After slogging through the first work day following a week of Chinese New Year celebrations, people across Singapore were treated to the sight of both a rainbow and sunset.
Facebook groups like CloudSpotting & SkySpotting Singapore were inundated with photos of sunsets of a variety of hues, taken on Feb. 7.
Some were even lucky enough to snap a shot of a partial rainbow against the backdrop of pastel shades.
Others were greeted with the magnificent sight of a fiery sunset.
Why are there so many colours?
The different colours in a sunset are a result of a phenomenon known as Rayleigh scattering – the scattering of light from the sun as it travels through the Earth’s atmosphere.
Sunlight, or visible light, comprises all of the rainbow's seven colours, and different colours of light rays have varying wavelengths.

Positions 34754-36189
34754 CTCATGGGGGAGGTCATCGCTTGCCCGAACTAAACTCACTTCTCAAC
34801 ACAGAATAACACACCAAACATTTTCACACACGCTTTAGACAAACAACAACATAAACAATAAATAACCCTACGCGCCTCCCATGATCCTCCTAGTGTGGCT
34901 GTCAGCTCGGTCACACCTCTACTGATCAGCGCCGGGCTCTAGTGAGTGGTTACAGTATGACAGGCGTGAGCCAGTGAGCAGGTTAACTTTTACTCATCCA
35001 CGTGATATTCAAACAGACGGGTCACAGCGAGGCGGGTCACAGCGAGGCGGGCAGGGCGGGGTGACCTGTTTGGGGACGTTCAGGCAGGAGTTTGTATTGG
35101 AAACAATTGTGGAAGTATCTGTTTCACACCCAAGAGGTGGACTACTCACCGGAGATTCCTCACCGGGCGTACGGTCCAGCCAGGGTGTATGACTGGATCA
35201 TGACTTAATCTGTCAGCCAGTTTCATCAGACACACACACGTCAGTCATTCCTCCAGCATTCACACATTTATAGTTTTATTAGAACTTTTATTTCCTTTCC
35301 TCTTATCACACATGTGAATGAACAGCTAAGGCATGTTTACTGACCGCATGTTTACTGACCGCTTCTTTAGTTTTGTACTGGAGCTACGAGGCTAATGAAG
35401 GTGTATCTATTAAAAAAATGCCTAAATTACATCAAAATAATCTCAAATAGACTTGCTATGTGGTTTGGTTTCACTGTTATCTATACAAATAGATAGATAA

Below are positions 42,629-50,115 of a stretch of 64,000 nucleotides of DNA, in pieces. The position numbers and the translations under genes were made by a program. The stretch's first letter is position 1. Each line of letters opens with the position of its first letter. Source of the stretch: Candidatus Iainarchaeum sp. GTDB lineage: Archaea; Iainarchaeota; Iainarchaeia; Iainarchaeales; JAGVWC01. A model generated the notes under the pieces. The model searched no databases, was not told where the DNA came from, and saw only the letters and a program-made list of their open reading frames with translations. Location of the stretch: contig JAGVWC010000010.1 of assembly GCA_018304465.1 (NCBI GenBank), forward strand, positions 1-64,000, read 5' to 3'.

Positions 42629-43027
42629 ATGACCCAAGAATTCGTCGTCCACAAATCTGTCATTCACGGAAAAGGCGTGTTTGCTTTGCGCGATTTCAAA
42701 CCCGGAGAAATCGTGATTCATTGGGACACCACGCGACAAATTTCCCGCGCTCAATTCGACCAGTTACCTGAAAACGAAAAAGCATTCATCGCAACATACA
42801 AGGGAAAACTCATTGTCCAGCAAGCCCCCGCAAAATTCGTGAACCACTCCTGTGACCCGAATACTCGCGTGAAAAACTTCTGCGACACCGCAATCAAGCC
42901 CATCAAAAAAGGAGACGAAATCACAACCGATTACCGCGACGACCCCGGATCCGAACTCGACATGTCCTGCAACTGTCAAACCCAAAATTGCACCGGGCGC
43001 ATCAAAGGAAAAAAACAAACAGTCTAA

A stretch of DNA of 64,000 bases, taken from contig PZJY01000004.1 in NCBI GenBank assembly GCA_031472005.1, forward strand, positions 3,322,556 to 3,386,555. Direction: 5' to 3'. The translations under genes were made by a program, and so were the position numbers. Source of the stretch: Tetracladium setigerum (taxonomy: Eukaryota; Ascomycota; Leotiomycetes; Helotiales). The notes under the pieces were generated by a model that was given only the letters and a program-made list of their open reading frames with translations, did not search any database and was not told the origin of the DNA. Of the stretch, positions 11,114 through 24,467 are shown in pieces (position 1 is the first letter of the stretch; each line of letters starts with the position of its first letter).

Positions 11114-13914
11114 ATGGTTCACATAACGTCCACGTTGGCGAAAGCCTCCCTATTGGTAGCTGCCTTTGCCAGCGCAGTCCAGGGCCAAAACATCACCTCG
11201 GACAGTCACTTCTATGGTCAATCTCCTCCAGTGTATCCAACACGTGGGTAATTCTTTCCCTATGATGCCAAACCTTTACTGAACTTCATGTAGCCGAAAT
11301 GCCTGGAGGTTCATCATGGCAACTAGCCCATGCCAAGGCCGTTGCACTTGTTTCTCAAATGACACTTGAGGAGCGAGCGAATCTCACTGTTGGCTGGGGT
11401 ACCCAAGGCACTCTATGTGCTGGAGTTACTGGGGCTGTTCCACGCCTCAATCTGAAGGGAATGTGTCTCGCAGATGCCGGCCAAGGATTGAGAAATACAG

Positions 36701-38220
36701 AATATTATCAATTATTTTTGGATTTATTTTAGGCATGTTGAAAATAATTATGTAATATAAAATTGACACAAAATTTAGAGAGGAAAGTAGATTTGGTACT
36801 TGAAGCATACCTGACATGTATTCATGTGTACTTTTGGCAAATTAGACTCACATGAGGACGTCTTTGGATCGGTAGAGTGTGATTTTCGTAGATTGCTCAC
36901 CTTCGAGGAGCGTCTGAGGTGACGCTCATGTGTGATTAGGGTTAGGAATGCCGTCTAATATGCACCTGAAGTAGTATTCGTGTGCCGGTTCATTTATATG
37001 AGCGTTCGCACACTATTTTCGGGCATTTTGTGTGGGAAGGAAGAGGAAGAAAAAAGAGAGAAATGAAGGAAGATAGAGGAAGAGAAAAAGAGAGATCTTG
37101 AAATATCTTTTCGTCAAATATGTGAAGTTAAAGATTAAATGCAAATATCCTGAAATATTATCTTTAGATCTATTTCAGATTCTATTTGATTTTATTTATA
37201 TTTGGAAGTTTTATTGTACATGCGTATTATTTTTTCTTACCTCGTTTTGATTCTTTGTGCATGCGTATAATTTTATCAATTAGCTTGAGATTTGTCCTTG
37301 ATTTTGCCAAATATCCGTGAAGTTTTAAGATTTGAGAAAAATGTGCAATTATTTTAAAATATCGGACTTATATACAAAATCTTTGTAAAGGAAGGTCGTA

Lights of shorter wavelengths, such as violet, blue and green, are more likely to get scattered away and bounce off our sight.
Conversely, those with longer wavelengths, such as red and orange, are less likely to get scattered and will travel through air to reach our eyes.
When the sun is setting, light passes through a longer distance and therefore red and orange rays are the ones that we predominantly see at this time of the day.
As warm and humid weather is expected to continue in Singapore, you can expect to see more of such majestic spectacles.
Besides the level of the air's humidity, another factor that affect the colours of a sunset or sunrise is the quality of the air.
Top photo from soonstergram / IG and Pauline Sim / FB